Misplaced doom and gloom predictions can be self-fulfilling prophecies.
For a little lunchtime reading on a sunny day from the American Institute for Economic Research, Joakim Book highlights how little people (perhaps educated people, especially) really know about the progress humanity has made:
Gapminder routinely asks 12 questions (sometimes with a thirteenth question on global temperatures, which most people tend to get right) about basic, uncontroversial, changes in global development – multiple-choice questions on things like demographic change, how many girls in poor countries finish primary school, and what’s happened to extreme poverty in the last twenty years.
The results are terrible, but it’s not a question of ignorance. If people genuinely didn’t know, by chance alone they’d pick the right answer a third of the time: this is the chimpanzee threshold. Instead, the average human gets 2.2 answers right. The results for some questions, like global life expectancy (50, 60, or 70 years?), ought to scare us more than any dismal vision of climate change. Having more than doubled since 1900, the global improvements in the last forty years seem to have passed most smart people by. Of students and faculty at top universities less than one in five manage to get this right – even Nobel Laureates underperform the chimps. The worst-performing groups were Swedish trade unionists (10% got the answer right) and Norwegian teachers (7% correct). In one memorable lecture, Rosling animatedly exclaimed “What in the world are you teaching the kids?!”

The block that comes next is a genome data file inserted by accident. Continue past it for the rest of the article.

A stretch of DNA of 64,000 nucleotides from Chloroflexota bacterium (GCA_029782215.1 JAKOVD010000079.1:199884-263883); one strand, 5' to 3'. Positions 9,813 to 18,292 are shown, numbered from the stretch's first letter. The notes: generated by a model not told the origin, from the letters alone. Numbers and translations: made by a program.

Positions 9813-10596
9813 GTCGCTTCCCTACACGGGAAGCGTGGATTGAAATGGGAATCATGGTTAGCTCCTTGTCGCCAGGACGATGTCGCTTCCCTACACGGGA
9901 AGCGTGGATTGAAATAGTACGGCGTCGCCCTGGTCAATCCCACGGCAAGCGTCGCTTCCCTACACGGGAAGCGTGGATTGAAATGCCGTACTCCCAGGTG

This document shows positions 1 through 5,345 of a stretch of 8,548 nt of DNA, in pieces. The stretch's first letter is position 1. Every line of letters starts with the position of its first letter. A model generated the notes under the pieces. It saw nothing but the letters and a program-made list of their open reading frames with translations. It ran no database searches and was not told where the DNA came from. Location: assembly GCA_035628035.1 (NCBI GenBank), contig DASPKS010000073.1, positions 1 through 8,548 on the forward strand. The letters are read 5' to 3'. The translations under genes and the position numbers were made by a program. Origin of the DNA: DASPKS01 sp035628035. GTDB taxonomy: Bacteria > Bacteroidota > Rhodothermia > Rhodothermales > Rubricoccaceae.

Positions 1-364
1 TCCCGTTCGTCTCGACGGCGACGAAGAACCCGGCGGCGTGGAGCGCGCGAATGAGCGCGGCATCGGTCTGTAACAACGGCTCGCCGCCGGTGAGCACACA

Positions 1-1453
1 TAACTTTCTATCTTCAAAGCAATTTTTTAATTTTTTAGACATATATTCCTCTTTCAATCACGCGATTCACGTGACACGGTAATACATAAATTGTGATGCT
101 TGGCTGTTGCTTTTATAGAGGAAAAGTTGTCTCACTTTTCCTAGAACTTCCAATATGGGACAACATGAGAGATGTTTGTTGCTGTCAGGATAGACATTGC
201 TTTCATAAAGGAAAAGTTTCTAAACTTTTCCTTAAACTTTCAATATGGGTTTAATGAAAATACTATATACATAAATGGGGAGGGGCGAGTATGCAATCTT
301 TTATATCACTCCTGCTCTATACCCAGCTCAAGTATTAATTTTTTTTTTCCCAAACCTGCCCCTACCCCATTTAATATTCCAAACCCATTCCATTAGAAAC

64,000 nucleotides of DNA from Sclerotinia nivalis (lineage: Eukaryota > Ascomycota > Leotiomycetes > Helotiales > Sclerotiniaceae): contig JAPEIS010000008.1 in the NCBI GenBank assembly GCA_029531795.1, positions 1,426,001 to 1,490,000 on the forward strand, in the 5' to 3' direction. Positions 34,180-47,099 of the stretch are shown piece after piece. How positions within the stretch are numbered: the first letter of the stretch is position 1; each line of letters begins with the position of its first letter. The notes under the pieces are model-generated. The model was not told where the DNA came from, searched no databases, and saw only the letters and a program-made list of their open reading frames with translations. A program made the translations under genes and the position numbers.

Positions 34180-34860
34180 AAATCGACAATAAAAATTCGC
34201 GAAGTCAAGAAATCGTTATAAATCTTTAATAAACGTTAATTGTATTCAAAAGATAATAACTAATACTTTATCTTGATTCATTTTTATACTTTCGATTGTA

The Gapminder questions aren’t difficult or tricky. For the most part, they take the form, “On this issue are things getting worse, staying the same, or getting better.” And for the most part, they’re getting better.
Part of the reason people do worse than they would if they randomly guessed is that misplaced and ideological lessons have been deliberately inculcated for decades now. Another part of it is natural; as Book points out, you never hear news stories about the 100,000 people who didn’t die from a natural disaster even though they probably would have in the same conditions a century ago. In the 1920s, President Coolidge lost his son to an infected blister from playing tennis. I have yet to see a headline remarking on blister survival.
The danger is that the doom and gloom will lead to policies that halt or even reverse our progress. Book asks the question, “What is the point of studying when the world is collapsing around us?” However, the risk is worse than that. The solutions that doomsayers propose are inevitably of two forms: 1) We must stop people from doing things that we think are leading to our doom, and 2) We must take resources from people in order to direct them to places that we think will be better.
Both of these approaches are antithetical to the basic dynamic that has produced so much human progress and thriving, particularly since Jesus spread the message that every person has value. When we presume superiority over others and impose our will on them, we tend to underestimate the worth of their contribution and overestimate the worth of our own.
The way to continue our progress, heal what wounds persist, and avoid making a turn for the worse is not to dictate what people can and can’t do so much as to reinforce positive beliefs to guide why they do what they do.